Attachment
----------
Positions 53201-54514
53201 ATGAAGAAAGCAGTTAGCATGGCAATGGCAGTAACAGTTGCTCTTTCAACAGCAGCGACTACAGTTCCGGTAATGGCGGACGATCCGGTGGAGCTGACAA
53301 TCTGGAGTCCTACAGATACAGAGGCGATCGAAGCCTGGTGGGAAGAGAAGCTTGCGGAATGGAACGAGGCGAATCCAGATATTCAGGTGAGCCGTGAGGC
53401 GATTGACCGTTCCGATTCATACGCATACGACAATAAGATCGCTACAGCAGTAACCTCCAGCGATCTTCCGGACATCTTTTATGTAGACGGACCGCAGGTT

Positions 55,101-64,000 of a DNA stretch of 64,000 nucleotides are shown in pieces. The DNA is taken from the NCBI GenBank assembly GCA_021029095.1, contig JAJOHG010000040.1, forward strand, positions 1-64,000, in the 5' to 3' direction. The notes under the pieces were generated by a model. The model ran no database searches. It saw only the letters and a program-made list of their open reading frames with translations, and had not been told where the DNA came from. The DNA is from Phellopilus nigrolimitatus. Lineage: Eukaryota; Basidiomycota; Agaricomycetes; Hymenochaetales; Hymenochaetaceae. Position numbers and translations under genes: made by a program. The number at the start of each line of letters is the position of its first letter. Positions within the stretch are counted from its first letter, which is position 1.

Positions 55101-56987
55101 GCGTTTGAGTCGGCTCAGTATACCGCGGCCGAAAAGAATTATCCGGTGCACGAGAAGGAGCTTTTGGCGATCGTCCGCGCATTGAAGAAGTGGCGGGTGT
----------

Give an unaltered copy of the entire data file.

Positions 53201-54514
53201 ATGAAGAAAGCAGTTAGCATGGCAATGGCAGTAACAGTTGCTCTTTCAACAGCAGCGACTACAGTTCCGGTAATGGCGGACGATCCGGTGGAGCTGACAA
53301 TCTGGAGTCCTACAGATACAGAGGCGATCGAAGCCTGGTGGGAAGAGAAGCTTGCGGAATGGAACGAGGCGAATCCAGATATTCAGGTGAGCCGTGAGGC
53401 GATTGACCGTTCCGATTCATACGCATACGACAATAAGATCGCTACAGCAGTAACCTCCAGCGATCTTCCGGACATCTTTTATGTAGACGGACCGCAGGTT

Positions 55,101-64,000 of a DNA stretch of 64,000 nucleotides are shown in pieces. The DNA is taken from the NCBI GenBank assembly GCA_021029095.1, contig JAJOHG010000040.1, forward strand, positions 1-64,000, in the 5' to 3' direction. The notes under the pieces were generated by a model. The model ran no database searches. It saw only the letters and a program-made list of their open reading frames with translations, and had not been told where the DNA came from. The DNA is from Phellopilus nigrolimitatus. Lineage: Eukaryota; Basidiomycota; Agaricomycetes; Hymenochaetales; Hymenochaetaceae. Position numbers and translations under genes: made by a program. The number at the start of each line of letters is the position of its first letter. Positions within the stretch are counted from its first letter, which is position 1.

Positions 55101-56987
55101 GCGTTTGAGTCGGCTCAGTATACCGCGGCCGAAAAGAATTATCCGGTGCACGAGAAGGAGCTTTTGGCGATCGTCCGCGCATTGAAGAAGTGGCGGGTGT